Ohio Gov. Mike DeWine is hooked on phonics
Ohio could soon overhaul how elementary students learn to read by requiring teachers to use methods focused on sounding out words, or phonics.
Why it matters: Just 60.1% of Ohio third graders scored proficient or higher on the state reading assessment in the 2021-22 school year.
- An inability to read impacts kids' learning in other subjects.
Driving the news: Gov. Mike DeWine wants to mandate that all K-12 schools use programs aligned with "the science of reading" by fall 2024, per his 2024-25 state budget proposal.
- It allocates $162 million for schools to train teachers, support 100 literacy coaches and buy learning materials, but only from a state-approved list.
- It also bans "three cueing," a teaching approach that uses context clues like sentence structure and pictures, unless districts obtain a waiver.
Context: The national education pendulum is swinging away from three cueing.
- The shift follows extensive reporting by Emily Hanford for American Public Media that highlights research on what happens cognitively when kids learn to read. The ongoing reporting series exposed flaws in current practices and popularized the "science of reading" phrase for phonics.
- As of last summer, 29 states and the District of Columbia had passed laws or implemented policies related to the idea, Education Week reports.
Between the lines: It's difficult to evaluate the big picture regarding how Ohio's districts are teaching students.
- Our state historically hasn't mandated curriculum for any subject, emphasizing districts' "home rule" decision-making.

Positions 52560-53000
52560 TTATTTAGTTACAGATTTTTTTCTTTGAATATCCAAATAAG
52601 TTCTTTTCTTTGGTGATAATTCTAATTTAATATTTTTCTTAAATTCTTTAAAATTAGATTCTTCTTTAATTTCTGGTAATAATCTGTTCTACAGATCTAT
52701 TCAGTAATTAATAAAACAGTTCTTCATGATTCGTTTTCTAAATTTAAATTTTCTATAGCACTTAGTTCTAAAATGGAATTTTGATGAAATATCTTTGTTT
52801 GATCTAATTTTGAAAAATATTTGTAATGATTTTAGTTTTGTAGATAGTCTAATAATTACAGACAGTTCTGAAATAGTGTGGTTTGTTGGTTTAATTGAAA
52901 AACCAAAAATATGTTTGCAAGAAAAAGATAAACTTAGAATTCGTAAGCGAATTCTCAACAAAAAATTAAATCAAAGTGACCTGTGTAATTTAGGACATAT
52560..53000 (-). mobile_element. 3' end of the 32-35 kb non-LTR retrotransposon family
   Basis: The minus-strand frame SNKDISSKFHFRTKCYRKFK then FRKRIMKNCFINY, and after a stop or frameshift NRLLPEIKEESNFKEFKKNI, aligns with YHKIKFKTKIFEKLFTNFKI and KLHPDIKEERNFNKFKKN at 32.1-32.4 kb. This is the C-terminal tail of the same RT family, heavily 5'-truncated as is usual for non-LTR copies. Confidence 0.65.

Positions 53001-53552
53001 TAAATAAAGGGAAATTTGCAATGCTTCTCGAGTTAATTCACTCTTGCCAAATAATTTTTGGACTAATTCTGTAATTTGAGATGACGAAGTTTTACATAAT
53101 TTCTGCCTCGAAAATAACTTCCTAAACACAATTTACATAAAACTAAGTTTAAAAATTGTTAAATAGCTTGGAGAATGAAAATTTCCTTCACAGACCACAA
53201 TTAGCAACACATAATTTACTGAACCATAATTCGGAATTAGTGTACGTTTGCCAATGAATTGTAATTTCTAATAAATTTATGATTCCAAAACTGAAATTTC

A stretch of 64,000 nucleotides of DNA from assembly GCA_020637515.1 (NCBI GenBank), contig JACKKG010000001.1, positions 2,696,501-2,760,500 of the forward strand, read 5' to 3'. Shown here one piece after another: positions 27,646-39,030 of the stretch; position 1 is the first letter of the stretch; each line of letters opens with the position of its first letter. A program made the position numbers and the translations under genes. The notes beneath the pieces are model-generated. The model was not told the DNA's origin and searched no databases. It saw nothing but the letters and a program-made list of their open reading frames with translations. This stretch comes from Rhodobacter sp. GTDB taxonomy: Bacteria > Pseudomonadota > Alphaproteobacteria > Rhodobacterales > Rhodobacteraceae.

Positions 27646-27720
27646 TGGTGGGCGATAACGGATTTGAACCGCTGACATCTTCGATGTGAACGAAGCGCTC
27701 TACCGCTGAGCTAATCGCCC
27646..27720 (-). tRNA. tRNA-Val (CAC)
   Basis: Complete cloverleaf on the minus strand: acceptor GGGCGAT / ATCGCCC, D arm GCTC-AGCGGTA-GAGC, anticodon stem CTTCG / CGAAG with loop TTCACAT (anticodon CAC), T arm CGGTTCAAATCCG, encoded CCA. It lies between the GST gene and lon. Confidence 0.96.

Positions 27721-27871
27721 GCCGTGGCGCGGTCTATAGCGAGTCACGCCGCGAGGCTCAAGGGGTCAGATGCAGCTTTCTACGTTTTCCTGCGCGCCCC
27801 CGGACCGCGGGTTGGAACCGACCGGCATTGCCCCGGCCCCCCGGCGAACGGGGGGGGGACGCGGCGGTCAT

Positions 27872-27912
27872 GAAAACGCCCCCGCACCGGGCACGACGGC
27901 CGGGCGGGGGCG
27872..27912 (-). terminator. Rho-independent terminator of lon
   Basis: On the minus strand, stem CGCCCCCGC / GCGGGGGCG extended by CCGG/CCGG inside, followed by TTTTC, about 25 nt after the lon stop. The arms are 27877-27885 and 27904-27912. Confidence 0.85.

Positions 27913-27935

What they're saying: "We just don’t think it's appropriate to have language in the law that micromanages what happens between teachers and students," Ohio Education Association president Scott DiMauro tells Axios regarding the budget proposal.
What we're watching: Columbus City Schools started shifting its early literacy curriculum toward phonics-based instruction in 2020 at a price tag of at least $15 million.
Zoom in: School board member Carol Beckerle says it's a big, but necessary pivot — one she likened to "asking teachers to change religion."
- The retired district intervention specialist tells Axios she had to help some high schoolers with basic reading skills during her career.
- "They knew there was a code, but nobody taught it to them," she says.
What's next: Lawmakers are combing through DeWine's proposal and will finalize the state budget for him to sign by June 30.
Of note: Timothy Shanahan, founding director of the Center for Literacy at the University of Illinois Chicago, tells Axios that evidence shows teaching phonics benefits students — but it also isn't a cure-all, as some might suggest.
- "It's important, it should be there. But there's more to reading than just that," he says, noting the importance of vocabulary, grammar, reading comprehension and a child's home environment.
The bottom line: "I guess what I'd rather see leaders doing is saying, 'Wow, if a journalist was able to find this gap, I wonder what other gaps exist?'"
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